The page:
GAA not convinced that separating club and county seasons would work

Suggestions that distinct calendars would benefit club activities seen as impractical

Harry Ladd scores a goal for Lucan Sarsfields against Na Fianna in the Dublin SFC group stage last week.  Photograph: Laszlo Geczo/Inpho

Harry Ladd scores a goal for Lucan Sarsfields against Na Fianna in the Dublin SFC group stage last week. Photograph: Laszlo Geczo/Inpho

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As the GAA grapples with the first April of the club-first experiment, there have been calls for the association to consider the complete separation of club and county schedules.

Among the recommendations of the Towards 150 report (the committee established to foresee the challenges of 2034, the association’s 150th anniversary) which controversially isn’t due to be published by the GAA, is a proposal that the two seasons be distinctly scheduled.

“The widespread practice of prohibiting county players from playing and training with their clubs has resulted in the deferral of club fixtures,” according to the report, “impacting on players by further extending their season. Currently, individual county boards have the authority to make decisions for their respective counties to ensure that club players can be offered a fair schedule of club games.

“Provincial Councils, too, have the power to undertake a games audit and to examine the fixtures programmes in each of the counties under their jurisdiction. Therefore, it should be emphasised, mechanisms already exist to ensure that club players are given fair and equitable opportunities to play games during agreed periods.

“However, close scrutiny and actions taken in response to breaches of county fixture lists are not been taken by the appropriate authorities within the association.”

The report then suggests its solution.

“. . . in order to enhance the playing experiences of club players, it is imperative that the association creates separate and distinct playing seasons for inter-county and club championships in order to provide a regular and meaningful schedule of games for all players and, in turn, recognises the important on-going work taking place in this regard at the time of writing [November 2017].”

Kilmacud coach Johnny Magee has suggested separating the club and county seasons. Photograph: Oisín Keniry/Inpho
Kilmacud coach Johnny Magee has suggested separating the club and county seasons. Photograph: Oisín Keniry/Inpho

Thrash out

At the weekend, former Dublin player and Wicklow manager Johnny Magee, now coaching his club Kilmacud Crokes, made a similar suggestion after his team had beaten 2016 All-Ireland champions Ballyboden St Enda’s.

“For me you need two separate seasons where you define the season: play your county season and then play your club season. We need to sit around a table and thrash whatever is out – I don’t think that has really happened yet.”

Feargal McGill, the GAA’s Head of Games Administration, sees the attraction of the idea but has reservations about how it could be implemented.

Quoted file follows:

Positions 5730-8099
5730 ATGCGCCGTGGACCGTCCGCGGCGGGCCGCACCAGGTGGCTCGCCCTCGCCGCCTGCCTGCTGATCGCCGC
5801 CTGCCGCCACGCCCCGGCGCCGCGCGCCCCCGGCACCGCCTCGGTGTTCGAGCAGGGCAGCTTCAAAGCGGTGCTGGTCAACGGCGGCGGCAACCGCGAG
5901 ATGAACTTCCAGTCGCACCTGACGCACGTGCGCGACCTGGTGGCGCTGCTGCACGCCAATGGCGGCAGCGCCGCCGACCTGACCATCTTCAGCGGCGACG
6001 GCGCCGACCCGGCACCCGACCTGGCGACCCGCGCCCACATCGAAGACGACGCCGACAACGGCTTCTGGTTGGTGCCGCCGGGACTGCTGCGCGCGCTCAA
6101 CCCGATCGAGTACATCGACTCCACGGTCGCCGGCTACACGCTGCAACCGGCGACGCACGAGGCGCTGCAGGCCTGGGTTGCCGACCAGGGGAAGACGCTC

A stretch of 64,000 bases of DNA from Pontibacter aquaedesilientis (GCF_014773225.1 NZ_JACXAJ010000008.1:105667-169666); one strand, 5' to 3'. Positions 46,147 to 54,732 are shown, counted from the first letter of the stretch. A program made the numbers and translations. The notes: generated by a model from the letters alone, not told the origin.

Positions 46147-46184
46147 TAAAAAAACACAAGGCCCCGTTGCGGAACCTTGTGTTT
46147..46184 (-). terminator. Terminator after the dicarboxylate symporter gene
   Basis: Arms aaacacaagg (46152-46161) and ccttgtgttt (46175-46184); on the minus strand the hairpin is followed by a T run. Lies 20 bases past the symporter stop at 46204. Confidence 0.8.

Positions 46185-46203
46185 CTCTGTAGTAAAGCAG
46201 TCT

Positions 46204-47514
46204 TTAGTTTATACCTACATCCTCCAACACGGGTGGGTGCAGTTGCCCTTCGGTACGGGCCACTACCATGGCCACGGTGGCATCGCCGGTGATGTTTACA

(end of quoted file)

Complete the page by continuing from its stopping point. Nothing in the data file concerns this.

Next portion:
“I’m just not sure that it’s practical. What we’re doing at the moment is a roundabout way of addressing the problem, trying to have separate periods of the year, which are club-only and county-only. One problem is that there’s an understandable desire to play fixtures in the best weather and how can that be accomplished by having two separate seasons?

“Would it be ideal to have a complete season for club and another for county? Absolutely, but this year we will have 24 club weekends and 24 inter-county weekends. There are two blanks at the end of December so we’re effectively looking at two six-month blocks. I’ve yet to meet anyone who wants to see the All-Ireland played in the last week of June or the last week in December.”

McGill is currently monitoring the experimental fixtures calendar, which has been introduced on a three-year trial, and which includes the designation of April as a month, prioritising club activity.

“It’s just started and so we’re essentially keeping the heads down and watching how the various counties get on with their fixtures schedule. I’m certain that it will be an improvement on the situation up until now.”

Early start

There have though been complaints that in counties with early championship dates in May access to players hasn’t been in line with expectations. The provincial hurling championship’s new round-robin format means an early start for all counties whereas the Connacht football championship’s stand-out fixtures sees All-Ireland finalists Mayo and league runners-up Galway facing each other in less than four weeks.

“I wouldn’t let exceptions colour the overall perception. When we get a picture of how this has worked in its first year, we can look at ways of addressing the issues that arise. But there’ll be less than there were. We have gone from 16 club-dedicated weekends in 2016 to 24 this year.”

He is also unhappy with references to the small number of county championship fixtures being played.

“I’m angry about that because that was never the intention for April. At the launch of the national fixtures schedule last autumn, it was specifically stated that there was unlikely to be that many championship matches played but that with the inter-county calendar pulled back, there will be a lot more room for counties to play championship in July and August.

 “We always accepted that championships can’t make serious progress in April. What Dublin are doing with the football is a good example. They’re playing group matches, which means clubs have their county players but no-one’s getting knocked out at this stage.”

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